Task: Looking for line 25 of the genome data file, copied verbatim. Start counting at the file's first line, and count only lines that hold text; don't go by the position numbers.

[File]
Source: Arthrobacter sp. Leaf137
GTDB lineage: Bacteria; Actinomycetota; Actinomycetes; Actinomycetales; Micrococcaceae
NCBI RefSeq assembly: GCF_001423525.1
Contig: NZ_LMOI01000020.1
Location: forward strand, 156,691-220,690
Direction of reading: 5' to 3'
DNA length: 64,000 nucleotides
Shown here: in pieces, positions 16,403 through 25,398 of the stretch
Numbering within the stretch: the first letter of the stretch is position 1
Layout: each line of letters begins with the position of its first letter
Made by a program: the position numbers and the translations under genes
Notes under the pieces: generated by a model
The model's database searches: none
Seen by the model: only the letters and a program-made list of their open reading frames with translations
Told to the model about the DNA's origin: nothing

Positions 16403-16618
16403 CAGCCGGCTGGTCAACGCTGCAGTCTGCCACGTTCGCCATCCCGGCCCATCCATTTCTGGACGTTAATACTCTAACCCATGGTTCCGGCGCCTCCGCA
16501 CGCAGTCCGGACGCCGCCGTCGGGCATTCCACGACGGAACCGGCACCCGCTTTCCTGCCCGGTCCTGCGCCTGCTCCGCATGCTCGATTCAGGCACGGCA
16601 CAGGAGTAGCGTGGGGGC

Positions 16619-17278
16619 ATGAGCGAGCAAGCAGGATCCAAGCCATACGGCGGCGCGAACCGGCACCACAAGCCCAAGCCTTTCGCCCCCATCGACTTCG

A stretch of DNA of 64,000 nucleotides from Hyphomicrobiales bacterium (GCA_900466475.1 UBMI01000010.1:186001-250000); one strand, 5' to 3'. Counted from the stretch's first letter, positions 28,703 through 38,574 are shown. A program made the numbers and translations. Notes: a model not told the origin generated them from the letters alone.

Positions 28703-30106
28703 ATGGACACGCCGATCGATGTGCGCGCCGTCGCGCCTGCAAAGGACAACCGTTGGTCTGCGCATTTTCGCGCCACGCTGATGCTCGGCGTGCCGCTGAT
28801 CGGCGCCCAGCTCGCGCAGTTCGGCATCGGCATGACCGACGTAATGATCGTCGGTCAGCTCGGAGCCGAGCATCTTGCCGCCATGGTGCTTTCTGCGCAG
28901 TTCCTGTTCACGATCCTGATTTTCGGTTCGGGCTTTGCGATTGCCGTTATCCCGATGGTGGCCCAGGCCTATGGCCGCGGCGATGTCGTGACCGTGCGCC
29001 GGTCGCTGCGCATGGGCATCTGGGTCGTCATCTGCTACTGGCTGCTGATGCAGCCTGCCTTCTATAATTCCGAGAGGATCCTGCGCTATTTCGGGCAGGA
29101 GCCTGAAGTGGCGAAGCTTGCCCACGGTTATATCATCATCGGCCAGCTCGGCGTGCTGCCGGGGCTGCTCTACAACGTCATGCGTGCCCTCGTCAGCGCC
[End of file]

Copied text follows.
28801 CGGCGCCCAGCTCGCGCAGTTCGGCATCGGCATGACCGACGTAATGATCGTCGGTCAGCTCGGAGCCGAGCATCTTGCCGCCATGGTGCTTTCTGCGCAG